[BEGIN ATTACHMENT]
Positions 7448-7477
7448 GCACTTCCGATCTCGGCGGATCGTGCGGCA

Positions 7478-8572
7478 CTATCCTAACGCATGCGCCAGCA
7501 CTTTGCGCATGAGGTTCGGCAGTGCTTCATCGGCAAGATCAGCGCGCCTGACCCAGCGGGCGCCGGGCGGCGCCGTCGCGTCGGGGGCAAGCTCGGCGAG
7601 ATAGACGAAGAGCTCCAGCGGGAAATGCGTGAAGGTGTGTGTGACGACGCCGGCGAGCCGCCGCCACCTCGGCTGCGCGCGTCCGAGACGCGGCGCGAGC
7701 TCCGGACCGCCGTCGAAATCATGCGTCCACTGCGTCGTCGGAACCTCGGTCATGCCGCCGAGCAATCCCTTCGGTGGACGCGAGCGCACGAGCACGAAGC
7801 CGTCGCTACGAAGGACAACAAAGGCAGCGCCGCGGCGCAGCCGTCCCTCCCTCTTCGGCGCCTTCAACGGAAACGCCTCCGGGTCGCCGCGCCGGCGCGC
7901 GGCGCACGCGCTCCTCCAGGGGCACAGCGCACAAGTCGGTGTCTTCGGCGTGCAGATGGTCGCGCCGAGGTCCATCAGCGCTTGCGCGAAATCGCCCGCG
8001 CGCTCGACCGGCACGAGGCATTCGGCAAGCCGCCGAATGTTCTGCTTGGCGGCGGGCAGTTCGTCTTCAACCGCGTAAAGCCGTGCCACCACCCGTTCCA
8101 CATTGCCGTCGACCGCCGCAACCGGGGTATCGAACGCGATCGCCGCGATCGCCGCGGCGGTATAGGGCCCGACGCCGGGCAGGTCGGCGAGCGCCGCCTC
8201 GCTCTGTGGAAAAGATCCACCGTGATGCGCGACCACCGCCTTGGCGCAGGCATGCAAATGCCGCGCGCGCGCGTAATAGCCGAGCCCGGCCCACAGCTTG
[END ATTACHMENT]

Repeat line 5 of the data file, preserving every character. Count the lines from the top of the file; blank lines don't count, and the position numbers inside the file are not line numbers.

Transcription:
7501 CTTTGCGCATGAGGTTCGGCAGTGCTTCATCGGCAAGATCAGCGCGCCTGACCCAGCGGGCGCCGGGCGGCGCCGTCGCGTCGGGGGCAAGCTCGGCGAG